Delta council approved a $30 increase in utility rates, which is in lockstep with cost increases across Metro Vancouver.
A single-family home in Delta will now pay a total of $1,090 for water, sewer service and garbage collection in 2019, according to a presentation by Delta’s director of finance, Karl Preuss. Overall, it represents a 2.8-per-cent increase in costs.
Water and sewer services will make up $17 of the increased cost, with all but a dollar going to Metro Vancouver. Of the $13 increase for garbage services, $11 will cover the processing of recyclables, with the rest paying for the general collections contract. In 2011, Delta was making roughly $700,000 in revenue selling recyclables, but as of 2018, that stream has dwindled to “an insignificant amount.”
“It looks like China no longer buys many types of recycled materials that we were selling previously,” Preuss told city council on Jan. 28. “That has changed to where we’re actually paying to have our recyclables processed.”
Preuss went on to say that utility increases projected by Metro Vancouver over the next four years will amount to 11 per cent per year for water rates, while sewer rates will go up 9.3 per cent in 2020, 13 per cent in 2021 and 2022 and 8.7 per cent in 2023.
In context, this year’s Metro Vancouver water costs represent an increase of 5.8 per cent over 2018, and sewer costs went up by three per cent.
“So yes, there are some significant challenges that council is going to face as these increases are going to be passed on to residents,” Preuss told council.
Coun. Lois Jackson took issue with the projected costs and argued the increases add to the economic woes of the region’s residents. She wants to see Metro Vancouver, which sets the water and sewer rates, take a new look at how it charges individual municipalities.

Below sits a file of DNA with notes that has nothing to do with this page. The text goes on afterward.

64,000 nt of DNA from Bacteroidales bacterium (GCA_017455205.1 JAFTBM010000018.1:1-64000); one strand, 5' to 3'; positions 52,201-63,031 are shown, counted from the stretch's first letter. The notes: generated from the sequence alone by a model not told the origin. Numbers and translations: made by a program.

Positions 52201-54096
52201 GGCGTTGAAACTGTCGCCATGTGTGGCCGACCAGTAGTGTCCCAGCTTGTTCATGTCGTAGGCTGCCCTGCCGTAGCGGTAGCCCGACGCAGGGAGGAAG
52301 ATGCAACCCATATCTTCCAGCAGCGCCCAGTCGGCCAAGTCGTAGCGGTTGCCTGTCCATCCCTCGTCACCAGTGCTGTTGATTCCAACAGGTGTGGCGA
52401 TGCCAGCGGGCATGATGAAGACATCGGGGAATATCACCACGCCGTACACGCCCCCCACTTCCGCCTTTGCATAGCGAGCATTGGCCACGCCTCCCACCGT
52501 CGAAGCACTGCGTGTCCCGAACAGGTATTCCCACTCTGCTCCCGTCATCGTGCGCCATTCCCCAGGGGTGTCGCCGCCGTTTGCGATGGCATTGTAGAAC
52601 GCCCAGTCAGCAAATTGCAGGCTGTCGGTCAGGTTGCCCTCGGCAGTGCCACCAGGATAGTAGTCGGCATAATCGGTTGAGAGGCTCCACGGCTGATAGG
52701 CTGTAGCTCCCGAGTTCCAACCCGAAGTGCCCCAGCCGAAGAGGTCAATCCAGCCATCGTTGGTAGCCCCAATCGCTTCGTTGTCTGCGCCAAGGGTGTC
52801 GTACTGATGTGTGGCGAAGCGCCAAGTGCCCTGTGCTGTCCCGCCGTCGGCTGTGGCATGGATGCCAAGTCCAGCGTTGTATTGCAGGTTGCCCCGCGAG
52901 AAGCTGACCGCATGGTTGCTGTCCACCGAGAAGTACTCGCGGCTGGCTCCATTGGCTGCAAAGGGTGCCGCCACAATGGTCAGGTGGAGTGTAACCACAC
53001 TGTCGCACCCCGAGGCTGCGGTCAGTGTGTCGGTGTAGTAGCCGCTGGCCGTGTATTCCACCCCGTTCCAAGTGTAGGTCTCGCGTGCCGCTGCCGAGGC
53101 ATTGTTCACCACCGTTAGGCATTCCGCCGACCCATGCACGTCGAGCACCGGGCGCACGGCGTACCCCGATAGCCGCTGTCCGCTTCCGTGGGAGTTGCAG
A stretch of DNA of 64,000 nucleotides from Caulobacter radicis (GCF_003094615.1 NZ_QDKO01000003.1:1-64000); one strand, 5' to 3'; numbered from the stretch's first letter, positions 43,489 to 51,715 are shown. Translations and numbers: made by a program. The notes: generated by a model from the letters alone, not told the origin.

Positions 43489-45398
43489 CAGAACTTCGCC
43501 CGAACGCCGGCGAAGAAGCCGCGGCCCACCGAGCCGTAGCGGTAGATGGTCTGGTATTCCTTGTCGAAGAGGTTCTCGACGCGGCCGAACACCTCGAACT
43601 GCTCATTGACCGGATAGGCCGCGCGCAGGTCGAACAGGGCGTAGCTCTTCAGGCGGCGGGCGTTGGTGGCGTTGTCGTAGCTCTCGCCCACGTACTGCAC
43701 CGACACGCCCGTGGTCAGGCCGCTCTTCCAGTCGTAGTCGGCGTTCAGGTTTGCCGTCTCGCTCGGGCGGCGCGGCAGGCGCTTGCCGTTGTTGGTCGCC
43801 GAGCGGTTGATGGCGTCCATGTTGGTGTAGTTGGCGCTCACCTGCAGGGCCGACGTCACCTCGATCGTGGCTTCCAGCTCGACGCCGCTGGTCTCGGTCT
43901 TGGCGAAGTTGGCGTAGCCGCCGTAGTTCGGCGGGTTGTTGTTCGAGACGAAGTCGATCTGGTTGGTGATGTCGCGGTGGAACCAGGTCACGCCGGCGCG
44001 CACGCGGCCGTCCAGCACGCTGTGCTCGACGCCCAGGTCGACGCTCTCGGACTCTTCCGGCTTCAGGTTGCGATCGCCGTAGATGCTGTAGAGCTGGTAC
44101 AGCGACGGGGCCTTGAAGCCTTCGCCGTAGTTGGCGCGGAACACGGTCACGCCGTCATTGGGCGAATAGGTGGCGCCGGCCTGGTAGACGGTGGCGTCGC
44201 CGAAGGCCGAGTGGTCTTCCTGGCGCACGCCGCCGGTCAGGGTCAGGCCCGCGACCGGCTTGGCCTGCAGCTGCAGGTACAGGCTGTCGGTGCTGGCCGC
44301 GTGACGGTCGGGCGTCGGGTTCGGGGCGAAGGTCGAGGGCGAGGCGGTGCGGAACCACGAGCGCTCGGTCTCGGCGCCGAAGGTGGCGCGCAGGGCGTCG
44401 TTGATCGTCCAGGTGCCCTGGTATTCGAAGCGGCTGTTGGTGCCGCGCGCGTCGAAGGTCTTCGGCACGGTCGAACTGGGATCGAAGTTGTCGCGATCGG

“I look at what’s happening out in Metro Vancouver when it just continues to escalate and I really have a problem with that,” Jackson said.
“I know there’s nothing we can particularly do about it ourselves. It has to be a conglomerate from all over Metro Vancouver. Most of this, in my opinion, is to accommodate the new growth that’s here, and I am still concerned that new growth isn’t really paying for itself.”
Acting mayor Bruce McDonald praised the region’s water and sewer systems, saying Metro Vancouver is actively updating some of those, such as new treatment plants on the North Shore and in the Langley region, or is in need of updating others, such as the primary treatment plant on Sea Island. These capital investments, he said, necessitate increased costs for residents down the line.
“I agree fully that we have to be lean and mean, and make sure we’re doing things in the appropriate manner, but we also have to look at what we’re getting back as a service in those areas,” McDonald said to council.
Despite the concerns by some council members, the cost increases were adopted unanimously.